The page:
Abstract: Schools and teachers nowadays face new difficulties and challenges as a result of the fast growth of cyberbullying. The aim of the study is to examine the perceptions, beliefs and concerns about cyberbullying, as well as the needs, of a professionally diverse group of teachers. Three-hundred and twenty-eight teachers (88.4% female, 11.6% male) from different types of schools and professional foci were randomly selected and completed a cyberbullying questionnaire regarding their perceptions of cyberbullying and about their personal experiences in relation to cyberbullying. They also provided background information. Findings indicate that teachers noted that cyberbullying is a problem in their school, suggesting that urgent attention be paid to three aspects: policy making, enhancing awareness of the school team and coping strategies for parents. About half the teachers reported that students complain of harassment through the mobile phone and Internet, and some teachers were themselves cyberbullied. It was found that the teachers’ gender, education level and the age of the students they taught affected their level of concern about cyberbullying, and therefore how credible they found the school’s commitment to act on it. Female teachers expressed more concern than male teachers, as did teachers of younger children. Special education teachers were more concerned than mainstream teachers and were more likely to believe that the cyberbullying must be confronted. The results contribute to our understanding of the teachers’ perceptions, beliefs and concerns about cyberbullying, which could serve as a basis for developing policy guidelines in schools as well as establishing programs for school teachers to cope with cyberbullying.
Citation: Eden, S., Heiman, T., & Olenik‐Shemesh, D. (2013). Teachers’ perceptions, beliefs and concerns about cyberbullying. British journal of educational technology, 44(6), 1036-1052.
Author(s): Heiman, T., & Olenik-Shemesh, D.
Title: Cyberbullying experience and gender differences among adolescents in different educational settings
Journal: Journal of learning disabilities
Abstract: Cyberbullying refers to a negative activity aimed at deliberate and repeated harm through the use of a variety of electronic media. This study examined the Internet behavior patterns and gender differences among students with learning disabilities who attended general education and special education classes, their involvement in cyberbullying, and the relationships among being cyberbullied, their responses, and their coping strategies. The sample consisted of 149 students with learning disabilities (LD) attending general education classes, 116 students with comorbid LD attending special education classes, and 242 typically achieving students. All the students, studying in middle and high schools, completed a self-report cyberbullying questionnaire. Findings indicate that although no significant differences emerged in the amount of surfing hours and students’ expertise in the use of the Internet, students attending special education classes are more likely to be cybervictims and cyberperpetrators; girls are more likely to be cybervictims, whereas boys are more likely to be cyberperpetrators. These results contribute to our understanding of students’ involvement in cyberbullying and can serve as a basis for developing preventive programs as well as intervention programs for students and for educational school teams.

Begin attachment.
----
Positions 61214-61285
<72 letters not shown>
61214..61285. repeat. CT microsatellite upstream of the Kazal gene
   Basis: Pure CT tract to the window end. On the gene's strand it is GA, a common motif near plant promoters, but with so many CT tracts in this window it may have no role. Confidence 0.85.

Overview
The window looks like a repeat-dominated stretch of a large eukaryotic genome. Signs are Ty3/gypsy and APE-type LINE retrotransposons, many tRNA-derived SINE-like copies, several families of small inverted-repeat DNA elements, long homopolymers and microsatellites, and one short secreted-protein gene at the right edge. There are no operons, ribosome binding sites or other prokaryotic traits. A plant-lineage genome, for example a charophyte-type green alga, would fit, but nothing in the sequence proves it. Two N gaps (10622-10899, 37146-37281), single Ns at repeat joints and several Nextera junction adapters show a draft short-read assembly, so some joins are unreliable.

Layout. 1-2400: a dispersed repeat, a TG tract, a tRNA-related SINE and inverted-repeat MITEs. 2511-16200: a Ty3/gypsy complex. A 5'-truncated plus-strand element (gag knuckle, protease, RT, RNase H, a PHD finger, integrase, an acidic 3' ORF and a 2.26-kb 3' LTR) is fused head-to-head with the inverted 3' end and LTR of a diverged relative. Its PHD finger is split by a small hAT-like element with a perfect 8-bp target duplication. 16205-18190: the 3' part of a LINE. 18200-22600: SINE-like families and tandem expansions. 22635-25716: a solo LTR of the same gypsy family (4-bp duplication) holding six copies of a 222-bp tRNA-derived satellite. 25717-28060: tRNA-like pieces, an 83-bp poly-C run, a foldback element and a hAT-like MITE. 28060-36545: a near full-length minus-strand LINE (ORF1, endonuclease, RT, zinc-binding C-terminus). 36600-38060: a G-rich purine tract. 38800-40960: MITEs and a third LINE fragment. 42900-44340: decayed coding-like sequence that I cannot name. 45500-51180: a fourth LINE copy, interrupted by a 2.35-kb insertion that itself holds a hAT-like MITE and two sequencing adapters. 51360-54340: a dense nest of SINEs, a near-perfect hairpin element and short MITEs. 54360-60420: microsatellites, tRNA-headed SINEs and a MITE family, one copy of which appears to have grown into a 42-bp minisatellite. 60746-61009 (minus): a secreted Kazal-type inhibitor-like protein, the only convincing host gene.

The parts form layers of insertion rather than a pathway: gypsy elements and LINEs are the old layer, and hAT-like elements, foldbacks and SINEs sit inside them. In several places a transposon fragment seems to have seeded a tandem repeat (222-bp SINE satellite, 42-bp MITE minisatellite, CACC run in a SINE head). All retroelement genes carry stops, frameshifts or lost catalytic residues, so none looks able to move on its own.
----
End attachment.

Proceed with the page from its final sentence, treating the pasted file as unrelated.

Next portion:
Citation: Heiman, T., & Olenik-Shemesh, D. (2013). Cyberbullying experience and gender differences among adolescents in different educational settings. Journal of learning disabilities, 0022219413492855.
Author(s): Olenik-Shemesh, D., Heiman, T., & Eden, S.
Title: Cyberbullying victimisation in adolescence: Relationships with loneliness and depressive mood.
Journal: Emotional and Behavioural Difficulties
Abstract: Cyberbullying is deliberate, aggressive activity carried out through digital means. Cybervictimisation in adolescence may be related to negative psychosocial variables such as loneliness and depressive mood. The purpose of the present study, the first of its kind in Israel, was to examine the association between adolescent cybervictimisation and two socio-emotional variables: loneliness and depressive mood. The sample consisted of 242 Israeli adolescents, aged 13–16 years, who completed questionnaires regarding Internet use, cyberbullying, traditional bullying, loneliness and depressive mood. In total, 16.5% of the participants reported being cybervictims and 32.5% reported knowing someone who was cybervictimised. The results revealed a relationship between cybervictimisation and loneliness (social, emotional and general) as well as depressive mood. A logistic hierarchical regression found that loneliness, gender and depressive mood each explained some variance in cybervictimisation in adolescents. As an anchor for comparison, and in order to shed light on the findings, results are presented in comparison to traditional bullying. The results make a contribution to national and international cyberbullying research and broaden the knowledge about potential risk factors for cybervictimisation.
Citation: Olenik-Shemesh, D., Heiman, T., & Eden, S. (2012). Cyberbullying victimisation in adolescence: Relationships with loneliness and depressive mood. Emotional and Behavioural Difficulties, 17(3-4), 361-374.